that the monk Moggallana enjoys manifold forms of psychic power, thus: -

From being one he becomes many,
from being many he becomes one.

Manifest or invisible
he goes unhindered through a wall,
through a rampart,
through a mountain,
as if it were through air.

He plunges into the earth
and shoots up again
as if in water.

He walks upon the water
without parting it,
as if on solid ground.

He travels sitting cross-legged through the air,
like a bird upon the wing.

Even this moon and sun,
though they be of such mighty power and majesty,
he handles and strokes them with his hand.

Even as far as the Brahma World
he has power with his body.

When the monk Moggallana has thus cultivated,
thus made much of,
the four bases of psychic power,
with deva-power of hearing,
purified and surpassing that of man,
he hears sounds
both of devas and of humans,
whether far or near.

When the monk Moggallana has thus cultivated,
thus made much of,
the four bases of psychic power,
he knows the minds of other beings,
of other persons,
with his own mind grasping them.

Of the mind that is lustful
he knows it to lustful.

Of the mind that is free from lust
he knows it to be a mind that is free from lust.

Of the mind that is full of hate
he knows it to be a mind that is full of hate.

Of the mind that is free from hate
he knows it to be a mind that is free from hate.

Of the mind that is deluded
he knows it to be a mind that is deluded.

Of the mind that is free from delusion
he knows it to be a mind that is free.

Of the mind that is cramped
he knows it to be a mind that is cramped.

Of the mind that is diffuse
he knows it to be a mind that is diffuse.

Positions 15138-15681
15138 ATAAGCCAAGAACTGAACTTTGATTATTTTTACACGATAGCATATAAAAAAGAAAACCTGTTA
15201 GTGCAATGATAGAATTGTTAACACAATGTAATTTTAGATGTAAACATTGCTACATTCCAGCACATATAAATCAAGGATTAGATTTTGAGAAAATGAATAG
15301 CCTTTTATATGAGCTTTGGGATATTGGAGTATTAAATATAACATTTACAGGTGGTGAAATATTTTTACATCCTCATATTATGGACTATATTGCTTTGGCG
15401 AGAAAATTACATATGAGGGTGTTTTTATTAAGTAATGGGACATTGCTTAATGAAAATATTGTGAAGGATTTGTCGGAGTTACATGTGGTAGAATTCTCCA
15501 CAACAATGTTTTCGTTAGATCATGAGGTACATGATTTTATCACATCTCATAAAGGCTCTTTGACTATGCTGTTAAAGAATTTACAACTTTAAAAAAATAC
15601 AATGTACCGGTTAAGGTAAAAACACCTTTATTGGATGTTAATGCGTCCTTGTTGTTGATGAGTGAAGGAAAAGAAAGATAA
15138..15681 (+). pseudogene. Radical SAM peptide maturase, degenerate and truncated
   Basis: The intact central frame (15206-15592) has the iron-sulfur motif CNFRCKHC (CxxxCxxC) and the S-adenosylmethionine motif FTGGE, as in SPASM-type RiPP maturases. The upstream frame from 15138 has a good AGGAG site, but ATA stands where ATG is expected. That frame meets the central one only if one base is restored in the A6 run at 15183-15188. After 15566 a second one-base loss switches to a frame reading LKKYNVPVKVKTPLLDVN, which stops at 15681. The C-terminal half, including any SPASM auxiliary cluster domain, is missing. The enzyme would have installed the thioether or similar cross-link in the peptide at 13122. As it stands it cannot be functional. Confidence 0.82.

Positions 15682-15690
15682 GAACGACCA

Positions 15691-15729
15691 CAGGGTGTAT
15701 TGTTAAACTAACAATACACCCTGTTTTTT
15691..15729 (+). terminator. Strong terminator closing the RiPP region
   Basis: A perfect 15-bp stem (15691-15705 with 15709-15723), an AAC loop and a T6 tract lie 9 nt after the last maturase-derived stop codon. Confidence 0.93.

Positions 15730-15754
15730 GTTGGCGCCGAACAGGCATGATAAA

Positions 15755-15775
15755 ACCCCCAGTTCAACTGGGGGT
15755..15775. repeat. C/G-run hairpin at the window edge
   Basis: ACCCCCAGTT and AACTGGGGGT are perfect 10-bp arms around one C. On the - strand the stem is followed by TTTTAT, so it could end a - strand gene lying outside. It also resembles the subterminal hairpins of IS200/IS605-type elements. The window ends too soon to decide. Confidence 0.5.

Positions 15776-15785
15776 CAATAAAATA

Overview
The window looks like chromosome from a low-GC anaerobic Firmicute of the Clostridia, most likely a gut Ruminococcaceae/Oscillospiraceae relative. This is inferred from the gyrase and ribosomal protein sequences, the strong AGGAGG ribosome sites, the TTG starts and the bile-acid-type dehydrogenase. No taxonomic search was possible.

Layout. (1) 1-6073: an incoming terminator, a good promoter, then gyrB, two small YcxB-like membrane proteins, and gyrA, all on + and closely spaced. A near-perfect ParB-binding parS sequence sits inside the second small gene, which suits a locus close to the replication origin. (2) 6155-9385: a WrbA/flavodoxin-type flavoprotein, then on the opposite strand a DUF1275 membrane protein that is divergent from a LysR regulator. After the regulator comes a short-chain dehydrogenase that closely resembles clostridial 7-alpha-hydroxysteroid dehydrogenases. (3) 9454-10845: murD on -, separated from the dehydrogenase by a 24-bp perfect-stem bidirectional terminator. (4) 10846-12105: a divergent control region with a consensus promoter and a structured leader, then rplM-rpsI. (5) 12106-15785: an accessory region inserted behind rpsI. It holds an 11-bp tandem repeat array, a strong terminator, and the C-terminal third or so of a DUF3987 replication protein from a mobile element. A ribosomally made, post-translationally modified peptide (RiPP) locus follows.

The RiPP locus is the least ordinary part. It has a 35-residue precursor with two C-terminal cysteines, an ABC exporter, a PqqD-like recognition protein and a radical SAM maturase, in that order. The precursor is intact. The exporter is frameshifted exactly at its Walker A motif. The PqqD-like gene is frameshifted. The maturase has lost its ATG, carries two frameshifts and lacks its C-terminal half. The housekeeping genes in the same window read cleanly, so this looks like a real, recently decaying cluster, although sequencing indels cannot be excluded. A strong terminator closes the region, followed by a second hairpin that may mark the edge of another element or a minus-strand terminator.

Of the mind that is lofty
he knows it to be a mind that is lofty,

Of the mind that is mean
he knows it to be a mind that is mean.

Of the mind which is inferior
he knows it to be a mind that is inferior.

Of the mind that is superior
he knows it to be a mind that is superior.

Of the mind that is uncontrolled
he knows it to be a mind that is uncontrolled.

Of the mind that is controlled
he knows it to be a mind that is controlled.

Of the mind that is in bondage
he knows it to be a mind that is in bondage:

Of the mind that is released
he knows it to be a mind that is released.

When the monk Moggallana has thus cultivated,
thus made much of,
the four bases of psychic power,
he calls to mind his former births in divers ways thus:

One birth,
two births,
three births,
four births,
five births,
even ten births,
twenty births,
thirty births,
forty births,
fifty births;
even a hundred births,
a thousand births,
a hundred thousand births.

He calls to mind divers aeons of involution
divers aeons of evolution,
diverse aeons of involution and evolution.

He knows:

"Such was I by name,
such was I by clan,
by caste.

Thus was I nourished,
thus did I undergo pleasure and pain,
such was my span of life."